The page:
Compare Portia and Nerissa's friendship with the men's in Merchant of Venice. Does marriage change their friendship?
Portia and Nerissa's friendship is similar to and different from the men's friendship (Bassanio and Antonio's).
1. Similarities: One friend is signficantly wealthier than the other in each of the friendships (Portia and Antonio are able to control much of the play's action because of their wealth), but neither of the wealthier individuals "lords" his or her wealth over friends who have less. Nerissa is Portia's servant, yet Portia seeks advice from Nerissa, treats her as her confidant, and sees her as her intellectual equal. Likewise, even though Bassanio owes Antonio a great deal, Antonio does not manipulate Bassanio with that knowledge, chide him, or hold a grudge against him for the danger his loan to Bassanio causes him. Another similarity is that both sets of friends enter into "schemes" of sorts together. Portia takes Nerissa along with her to Venice, and Nerissa even dresses as a man to help carry out Portia's disguise and mirrors Portia's "ring test" for her own husband. Bassanio entangles Antonio in his quest to win Portia's hand in marriage, showing the same type of trust in his friend as Portia has in hers.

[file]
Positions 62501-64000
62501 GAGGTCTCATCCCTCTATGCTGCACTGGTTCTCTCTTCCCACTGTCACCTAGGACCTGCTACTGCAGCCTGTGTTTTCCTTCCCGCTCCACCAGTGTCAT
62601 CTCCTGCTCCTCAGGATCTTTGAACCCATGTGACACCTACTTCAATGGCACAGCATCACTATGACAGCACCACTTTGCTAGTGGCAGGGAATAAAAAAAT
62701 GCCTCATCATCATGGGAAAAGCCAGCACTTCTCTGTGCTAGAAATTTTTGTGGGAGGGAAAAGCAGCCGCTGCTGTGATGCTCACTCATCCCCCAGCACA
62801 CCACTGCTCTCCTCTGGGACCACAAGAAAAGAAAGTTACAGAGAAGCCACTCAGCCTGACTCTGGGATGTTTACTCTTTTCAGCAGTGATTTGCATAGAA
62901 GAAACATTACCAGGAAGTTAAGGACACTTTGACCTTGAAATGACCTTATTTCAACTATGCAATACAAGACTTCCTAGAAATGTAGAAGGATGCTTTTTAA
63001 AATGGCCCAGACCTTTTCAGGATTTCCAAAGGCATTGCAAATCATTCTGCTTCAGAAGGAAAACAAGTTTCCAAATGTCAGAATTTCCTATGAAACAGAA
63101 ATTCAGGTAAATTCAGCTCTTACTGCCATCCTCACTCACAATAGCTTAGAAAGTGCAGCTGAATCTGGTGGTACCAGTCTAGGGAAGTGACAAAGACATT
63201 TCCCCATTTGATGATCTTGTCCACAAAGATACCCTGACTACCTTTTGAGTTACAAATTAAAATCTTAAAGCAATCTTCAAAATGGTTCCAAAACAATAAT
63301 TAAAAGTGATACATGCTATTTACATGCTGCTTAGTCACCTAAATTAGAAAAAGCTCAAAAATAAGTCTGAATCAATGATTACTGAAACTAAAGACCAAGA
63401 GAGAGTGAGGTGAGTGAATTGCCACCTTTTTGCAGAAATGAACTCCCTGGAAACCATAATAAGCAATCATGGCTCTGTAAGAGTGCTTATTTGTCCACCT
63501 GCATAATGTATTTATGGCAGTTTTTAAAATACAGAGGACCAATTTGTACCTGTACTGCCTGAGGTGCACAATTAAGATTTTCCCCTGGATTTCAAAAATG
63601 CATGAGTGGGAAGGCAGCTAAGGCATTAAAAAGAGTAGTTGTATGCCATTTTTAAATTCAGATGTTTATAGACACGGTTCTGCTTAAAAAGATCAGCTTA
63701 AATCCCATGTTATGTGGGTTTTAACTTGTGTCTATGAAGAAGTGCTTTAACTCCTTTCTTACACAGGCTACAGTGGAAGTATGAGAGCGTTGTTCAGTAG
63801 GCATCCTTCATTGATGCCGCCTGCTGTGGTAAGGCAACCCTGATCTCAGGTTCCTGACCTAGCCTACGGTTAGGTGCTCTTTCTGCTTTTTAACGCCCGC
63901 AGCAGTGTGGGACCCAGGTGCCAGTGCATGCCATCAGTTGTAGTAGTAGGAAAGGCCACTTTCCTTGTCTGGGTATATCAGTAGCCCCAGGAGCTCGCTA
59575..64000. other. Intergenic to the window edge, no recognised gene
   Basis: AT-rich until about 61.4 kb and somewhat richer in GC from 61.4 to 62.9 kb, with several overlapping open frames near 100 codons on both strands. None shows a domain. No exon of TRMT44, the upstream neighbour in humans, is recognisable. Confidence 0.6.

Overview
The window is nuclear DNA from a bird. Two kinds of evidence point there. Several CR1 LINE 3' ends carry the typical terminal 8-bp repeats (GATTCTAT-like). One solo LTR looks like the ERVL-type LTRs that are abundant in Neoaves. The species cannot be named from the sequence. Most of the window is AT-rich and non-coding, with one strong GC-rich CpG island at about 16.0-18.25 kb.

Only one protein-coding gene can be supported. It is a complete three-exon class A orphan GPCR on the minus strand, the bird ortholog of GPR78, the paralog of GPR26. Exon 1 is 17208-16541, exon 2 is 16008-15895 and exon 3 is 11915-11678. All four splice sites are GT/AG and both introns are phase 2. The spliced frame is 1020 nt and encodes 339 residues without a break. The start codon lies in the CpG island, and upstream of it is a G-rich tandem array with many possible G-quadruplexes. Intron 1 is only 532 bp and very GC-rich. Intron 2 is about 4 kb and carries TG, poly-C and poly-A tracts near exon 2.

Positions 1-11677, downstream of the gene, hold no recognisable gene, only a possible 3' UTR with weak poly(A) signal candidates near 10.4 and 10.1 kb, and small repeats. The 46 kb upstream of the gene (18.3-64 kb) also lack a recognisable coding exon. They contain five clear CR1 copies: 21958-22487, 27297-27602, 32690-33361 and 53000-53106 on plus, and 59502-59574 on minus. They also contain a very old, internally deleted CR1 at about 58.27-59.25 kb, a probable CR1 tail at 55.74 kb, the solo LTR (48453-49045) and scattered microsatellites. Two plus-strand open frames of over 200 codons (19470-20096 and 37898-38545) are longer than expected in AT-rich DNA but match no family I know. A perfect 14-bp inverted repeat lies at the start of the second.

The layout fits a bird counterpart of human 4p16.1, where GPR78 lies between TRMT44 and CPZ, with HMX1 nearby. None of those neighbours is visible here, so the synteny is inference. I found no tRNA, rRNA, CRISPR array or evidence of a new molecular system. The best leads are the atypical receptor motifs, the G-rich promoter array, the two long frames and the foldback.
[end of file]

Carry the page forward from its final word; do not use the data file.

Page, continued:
2. Differences: Portia and Nerissa marry at the same time, while Antonio remains a bachelor. Portia and Nerissa seem to use their friendship to exert feminine dominance over males, because Shakespeare gives his audience the impression that the women are more savvy than the men. In contrast, Bassanio and Antony use their friendship only to help each other. Antony is willing to lose his life for Bassanio, and Bassanio is deeply grieved by Antonio's situation and offers up his own life. Their friendship seems deeper and not based upon manipulating others.
3. No, marriage does not really affect Portia and Nerissa's friendship because they marry friends; so physical distance between the two women is unlikely. One could argue that marriage affects Bassanio and Antonio's relationship because Antonio is left alone at the end of the play in contrast to the three married couples.